Archaeologists Discover 3,500-Year-Old Paintings And Writings In The Eastern Desert Of Egypt

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Egypt’s Ministry of Antiquities has made the surprise announcement that paintings and early writings dating back from 3,500 to 3,000 B.C. have just been discovered in the Eastern Desert at the site of Bir Umm Tineidba which can be found on the eastern shores of the Nile.

The recent discovery was made by a team of Egyptian and American archaeologists that was headed up by Yale University’s John Coleman Darnell, as Newsweek reports. The location was once in great demand as it was used as a quarry site so that ancient Egyptians could manufacture large quantities of valuable flint.

At this site, archaeologists noticed that there were numerous rock slabs that had both inscriptions and paintings on them, and it has been determined that these would have been placed here during the Predynastic period of Egypt. Darnell noted that the inscriptions that were discovered upon these rocks were a very special kind of Egyptian writing and would have come before the creation of hieroglyphs that ancient Egypt is now known for.

These highly symbolic writings and paintings provide valuable information to archaeologists and historians about early religious beliefs that were practiced at the time, according to John Coleman Darnell, and also show the different styles of artistry conducted throughout the Nile Valley and the Eastern Desert.

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One large painting that archaeologists were particularly enamored by featured a large array of animals that include Barbary sheep, donkeys, bulls, giraffes and antelopes, and archaeologists have dated the period of this artwork to approximately 3,300 B.C.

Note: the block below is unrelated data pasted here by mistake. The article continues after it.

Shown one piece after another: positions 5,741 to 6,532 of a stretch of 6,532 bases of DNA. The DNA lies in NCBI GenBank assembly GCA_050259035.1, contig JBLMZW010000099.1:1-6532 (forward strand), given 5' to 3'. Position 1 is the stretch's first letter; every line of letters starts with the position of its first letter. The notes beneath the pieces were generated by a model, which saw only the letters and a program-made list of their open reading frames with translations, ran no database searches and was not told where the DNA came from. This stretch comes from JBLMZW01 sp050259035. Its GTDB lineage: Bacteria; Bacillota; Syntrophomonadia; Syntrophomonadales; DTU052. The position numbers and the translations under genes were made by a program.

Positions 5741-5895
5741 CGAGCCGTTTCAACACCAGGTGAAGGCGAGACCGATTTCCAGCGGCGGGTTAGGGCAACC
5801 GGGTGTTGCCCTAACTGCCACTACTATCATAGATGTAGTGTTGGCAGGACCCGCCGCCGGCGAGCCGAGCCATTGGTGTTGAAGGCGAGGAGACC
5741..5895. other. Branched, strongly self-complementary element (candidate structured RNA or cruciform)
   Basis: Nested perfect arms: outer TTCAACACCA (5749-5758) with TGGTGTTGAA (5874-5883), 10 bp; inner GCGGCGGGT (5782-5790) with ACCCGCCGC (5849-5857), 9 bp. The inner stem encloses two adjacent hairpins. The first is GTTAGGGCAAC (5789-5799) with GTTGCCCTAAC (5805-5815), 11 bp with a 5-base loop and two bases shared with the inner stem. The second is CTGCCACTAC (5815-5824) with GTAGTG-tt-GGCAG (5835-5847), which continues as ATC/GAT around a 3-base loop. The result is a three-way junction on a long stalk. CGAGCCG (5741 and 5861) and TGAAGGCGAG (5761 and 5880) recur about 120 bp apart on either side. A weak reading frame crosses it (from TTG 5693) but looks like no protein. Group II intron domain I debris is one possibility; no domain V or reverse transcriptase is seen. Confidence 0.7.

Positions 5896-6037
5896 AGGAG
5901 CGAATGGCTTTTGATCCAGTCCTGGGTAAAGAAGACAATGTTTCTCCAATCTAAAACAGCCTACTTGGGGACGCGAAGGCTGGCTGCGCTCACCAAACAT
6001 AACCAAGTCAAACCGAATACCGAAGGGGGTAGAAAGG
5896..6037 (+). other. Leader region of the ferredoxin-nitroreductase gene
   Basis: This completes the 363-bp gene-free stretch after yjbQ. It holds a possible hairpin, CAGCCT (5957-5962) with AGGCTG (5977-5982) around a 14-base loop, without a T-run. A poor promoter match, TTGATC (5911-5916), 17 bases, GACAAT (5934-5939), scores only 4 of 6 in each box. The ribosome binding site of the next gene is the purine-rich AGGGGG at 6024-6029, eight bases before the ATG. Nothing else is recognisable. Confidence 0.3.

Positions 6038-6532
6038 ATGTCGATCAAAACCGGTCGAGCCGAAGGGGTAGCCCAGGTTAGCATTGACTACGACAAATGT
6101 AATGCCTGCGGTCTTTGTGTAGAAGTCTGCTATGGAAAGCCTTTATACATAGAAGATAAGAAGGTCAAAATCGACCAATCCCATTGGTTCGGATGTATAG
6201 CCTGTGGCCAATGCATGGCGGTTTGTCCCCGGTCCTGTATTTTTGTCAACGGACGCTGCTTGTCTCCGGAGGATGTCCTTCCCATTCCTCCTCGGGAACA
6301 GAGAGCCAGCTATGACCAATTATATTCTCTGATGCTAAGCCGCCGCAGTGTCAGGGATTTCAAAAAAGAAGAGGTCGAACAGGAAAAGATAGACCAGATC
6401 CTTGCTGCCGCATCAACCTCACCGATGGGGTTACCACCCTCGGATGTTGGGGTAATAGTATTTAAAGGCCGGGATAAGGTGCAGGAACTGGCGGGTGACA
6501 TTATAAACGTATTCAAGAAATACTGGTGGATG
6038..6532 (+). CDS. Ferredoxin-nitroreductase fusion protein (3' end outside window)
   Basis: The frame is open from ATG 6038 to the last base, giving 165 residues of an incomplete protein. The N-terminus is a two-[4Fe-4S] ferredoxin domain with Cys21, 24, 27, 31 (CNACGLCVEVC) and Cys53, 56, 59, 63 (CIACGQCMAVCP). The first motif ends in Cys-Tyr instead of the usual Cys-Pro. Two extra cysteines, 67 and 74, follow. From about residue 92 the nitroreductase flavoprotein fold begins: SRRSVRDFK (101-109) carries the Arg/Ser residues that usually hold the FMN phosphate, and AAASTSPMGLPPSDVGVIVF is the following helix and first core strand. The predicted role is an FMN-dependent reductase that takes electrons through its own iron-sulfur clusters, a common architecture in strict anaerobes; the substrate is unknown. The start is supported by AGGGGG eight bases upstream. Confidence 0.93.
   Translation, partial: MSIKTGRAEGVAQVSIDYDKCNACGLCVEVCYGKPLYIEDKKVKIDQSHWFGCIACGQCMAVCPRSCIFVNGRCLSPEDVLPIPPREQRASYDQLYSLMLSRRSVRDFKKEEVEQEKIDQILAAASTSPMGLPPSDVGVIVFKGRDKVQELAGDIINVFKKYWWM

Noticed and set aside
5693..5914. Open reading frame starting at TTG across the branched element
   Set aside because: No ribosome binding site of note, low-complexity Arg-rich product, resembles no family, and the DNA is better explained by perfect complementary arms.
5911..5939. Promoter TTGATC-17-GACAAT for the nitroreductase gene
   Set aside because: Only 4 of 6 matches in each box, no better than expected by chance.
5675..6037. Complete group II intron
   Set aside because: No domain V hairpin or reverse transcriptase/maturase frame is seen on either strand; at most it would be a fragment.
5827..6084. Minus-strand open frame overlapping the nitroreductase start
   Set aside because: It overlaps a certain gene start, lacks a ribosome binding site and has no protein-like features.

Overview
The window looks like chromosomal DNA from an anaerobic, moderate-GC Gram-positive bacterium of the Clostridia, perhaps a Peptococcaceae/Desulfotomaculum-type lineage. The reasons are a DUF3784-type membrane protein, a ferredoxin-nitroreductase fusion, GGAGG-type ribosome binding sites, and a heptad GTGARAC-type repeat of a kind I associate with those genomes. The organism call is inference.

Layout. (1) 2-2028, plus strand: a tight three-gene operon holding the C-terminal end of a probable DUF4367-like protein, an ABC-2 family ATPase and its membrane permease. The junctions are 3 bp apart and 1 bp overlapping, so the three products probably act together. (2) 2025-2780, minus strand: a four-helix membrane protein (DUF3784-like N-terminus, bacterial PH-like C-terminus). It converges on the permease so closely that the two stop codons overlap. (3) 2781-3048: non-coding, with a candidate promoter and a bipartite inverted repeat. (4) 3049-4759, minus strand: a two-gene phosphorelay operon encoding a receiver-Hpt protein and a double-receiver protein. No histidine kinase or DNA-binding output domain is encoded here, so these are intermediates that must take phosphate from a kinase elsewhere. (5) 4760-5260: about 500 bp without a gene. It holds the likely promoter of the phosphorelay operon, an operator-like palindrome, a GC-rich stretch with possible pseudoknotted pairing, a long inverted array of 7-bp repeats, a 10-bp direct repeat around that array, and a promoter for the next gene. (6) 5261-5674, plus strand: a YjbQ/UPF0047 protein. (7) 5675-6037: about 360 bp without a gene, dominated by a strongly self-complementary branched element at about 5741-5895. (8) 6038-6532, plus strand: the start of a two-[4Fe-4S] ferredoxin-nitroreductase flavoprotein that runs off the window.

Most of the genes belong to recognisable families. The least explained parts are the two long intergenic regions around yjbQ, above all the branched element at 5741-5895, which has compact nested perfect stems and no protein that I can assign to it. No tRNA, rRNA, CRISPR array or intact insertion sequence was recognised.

The Egyptian writings and art were first discovered when archaeologists were busy investigating the site of Bir Umm Tineidba, a location that the Ministry of Antiquities’ Ayman Ashmawy has referred to as a forgotten “oasis.” Discoveries of ancient rock art such as these are exceedingly rare in this particular region of the Eastern Desert.

Other finds that archaeologists came across were burial mounds of people who once lived along the Red Sea and the Nile Valley, including a young woman who archaeologists estimate as being between 25- to 35-years-old at the time of her death. It has been presumed that this woman would have been a highly-favored elite as her tomb was found to be filled with precious shells from the Red Sea as well as carnelian beads.

Darnell explained that this site shows clearly how those ancient individuals who once lived in this region of the desert would have assimilated influences from the Nile Valley near the end of the Protodynastic period of Egypt.

“The rock art shows the adoption of Nile Valley imagery by a group whose earlier art has more in common with that of other Eastern Desert sites. The importance of the Bir Umm Tineidba rock art and burial tumuli for understanding the integration of ‘marginal’ groups into the early pharaonic culture and state is considerable.”

With the recent discovery of the rock art and writings in the Eastern Desert of Egypt dating from 3,500 to 3,000 B.C., archaeologists will be busy learning more about those who once lived at the ancient site of Bir Umm Tineidba.